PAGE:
A new study from the Centre for Research on Self-Employment (CRSE) and the Institute for Employment Status (IES) has identified nine separate categories of self-employment, with people in eight out of nine of them reporting equal or higher satisfaction levels than conventionally employed people doing similar work.

The different categories were designated according to differences in earnings, degrees of independence and the level of security provided in their working situation.

Key findings of the study include:

  • Eight out of the nine categories of self-employed flexible workers reported identical or better levels of satisfaction than employed counterparts doing similar work
  • Just over half of self-employed people enjoy high degrees of security and independence
  • But 15% have minimal autonomy or control over their work and the report recommends new interventions to clarify their employment status
  • A fifth of this group (approximately 825,000 people) is classified as “insecure.” Most are engaged as cleaners, drivers, labourers, carers and in artistic occupations. Many tend to be less qualified and are appreciably less likely to enjoy financial security such as a private pension.

IES Director Nigel Meager emphasised that nearly five million people now work for themselves in Britain, covering a diverse range of occupations which are not confined to traditional employment arrangements. The findings, he added, illustrated immense variations between the different self-employed segments. Variables with stark contrast included general satisfaction, work-life balance, job security and income. The results, Meager hoped, would help policy-makers to understand this diversity and develop appropriate support for self-employed workers when drafting new legislation.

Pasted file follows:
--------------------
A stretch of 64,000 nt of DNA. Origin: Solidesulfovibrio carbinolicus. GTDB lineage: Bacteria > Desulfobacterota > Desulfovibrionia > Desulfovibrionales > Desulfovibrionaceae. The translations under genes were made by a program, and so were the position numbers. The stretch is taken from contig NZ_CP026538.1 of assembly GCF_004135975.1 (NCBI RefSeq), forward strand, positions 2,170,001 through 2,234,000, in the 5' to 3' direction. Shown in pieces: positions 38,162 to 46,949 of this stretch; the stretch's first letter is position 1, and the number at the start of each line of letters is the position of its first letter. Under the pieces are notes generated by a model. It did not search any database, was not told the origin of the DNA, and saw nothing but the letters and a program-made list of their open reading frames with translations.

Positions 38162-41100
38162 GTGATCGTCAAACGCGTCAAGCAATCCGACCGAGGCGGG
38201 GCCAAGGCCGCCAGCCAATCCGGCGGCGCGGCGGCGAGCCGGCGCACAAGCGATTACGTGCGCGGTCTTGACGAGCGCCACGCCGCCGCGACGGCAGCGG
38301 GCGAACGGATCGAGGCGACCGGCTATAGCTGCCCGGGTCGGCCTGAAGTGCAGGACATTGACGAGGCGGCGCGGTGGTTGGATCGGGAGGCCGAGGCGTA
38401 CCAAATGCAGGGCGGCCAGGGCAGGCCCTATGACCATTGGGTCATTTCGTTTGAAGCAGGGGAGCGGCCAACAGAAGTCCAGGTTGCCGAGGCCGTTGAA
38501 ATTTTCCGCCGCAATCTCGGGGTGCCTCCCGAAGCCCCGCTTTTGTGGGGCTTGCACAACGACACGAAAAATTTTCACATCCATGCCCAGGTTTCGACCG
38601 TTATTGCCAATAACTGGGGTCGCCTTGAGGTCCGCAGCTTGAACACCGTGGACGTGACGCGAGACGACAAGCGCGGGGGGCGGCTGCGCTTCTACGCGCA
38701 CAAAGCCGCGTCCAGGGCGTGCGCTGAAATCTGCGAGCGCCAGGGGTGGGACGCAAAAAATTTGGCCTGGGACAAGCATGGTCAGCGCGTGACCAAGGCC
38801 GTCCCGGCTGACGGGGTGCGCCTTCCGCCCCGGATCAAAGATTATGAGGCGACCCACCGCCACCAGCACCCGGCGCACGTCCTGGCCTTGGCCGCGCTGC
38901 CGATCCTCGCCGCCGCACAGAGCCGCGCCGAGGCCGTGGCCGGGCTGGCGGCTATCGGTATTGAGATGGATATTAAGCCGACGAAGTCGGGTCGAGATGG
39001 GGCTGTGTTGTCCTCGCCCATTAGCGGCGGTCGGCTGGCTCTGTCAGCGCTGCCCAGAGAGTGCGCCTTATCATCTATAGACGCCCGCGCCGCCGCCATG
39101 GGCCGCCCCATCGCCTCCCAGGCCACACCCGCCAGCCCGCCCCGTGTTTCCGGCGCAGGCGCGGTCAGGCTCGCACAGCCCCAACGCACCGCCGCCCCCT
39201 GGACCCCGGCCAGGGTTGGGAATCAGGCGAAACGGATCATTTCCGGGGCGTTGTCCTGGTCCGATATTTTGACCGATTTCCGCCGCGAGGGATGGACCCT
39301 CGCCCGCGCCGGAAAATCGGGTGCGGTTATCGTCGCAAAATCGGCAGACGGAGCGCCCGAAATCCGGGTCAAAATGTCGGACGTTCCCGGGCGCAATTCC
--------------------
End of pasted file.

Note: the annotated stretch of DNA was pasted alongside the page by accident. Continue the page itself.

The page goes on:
Suneeta Johal, Director of the CRSE, called for better access to training and skills for all segments of the self-employed. Skills development, she said, improves pay prospects and assists those with less freedom to perform their work autonomously progress into more independent roles

The nine categories identified, with examples, are as follows (independence refers to autonomy over their work):

  1. Low pay, dependent, insecure (e.g., cleaners and drivers): 8.9% of solo self-employed
  2. Low pay, independent, insecure (e.g. car mechanics, shopkeepers, artistic occupations): 8.2%
  3. Low pay, independent, secure (tutors, traders, builders, farm workers): 22.7%
  4. Mid-pay, dependent, insecure (building labourers, childminders, carers): 4%
  5. Mid-pay, dependent, secure (drivers, building operatives): 1.3%
  6. Mid-pay, independent, secure (IT contracting professionals, trainers and coaches, financial advisers, hair and beauty, skilled makers, restaurant and B&B owners, gardeners): 19.5%
  7. High-pay, regulated, secure (e.g., medical professionals): 2%
  8. High pay, mid-independence, secure (TV/film technical professionals, construction and property managers, functionals managers, book-keepers): 5.1%
  9. High pay, independent, secure (legal and business professionals): 4.1%
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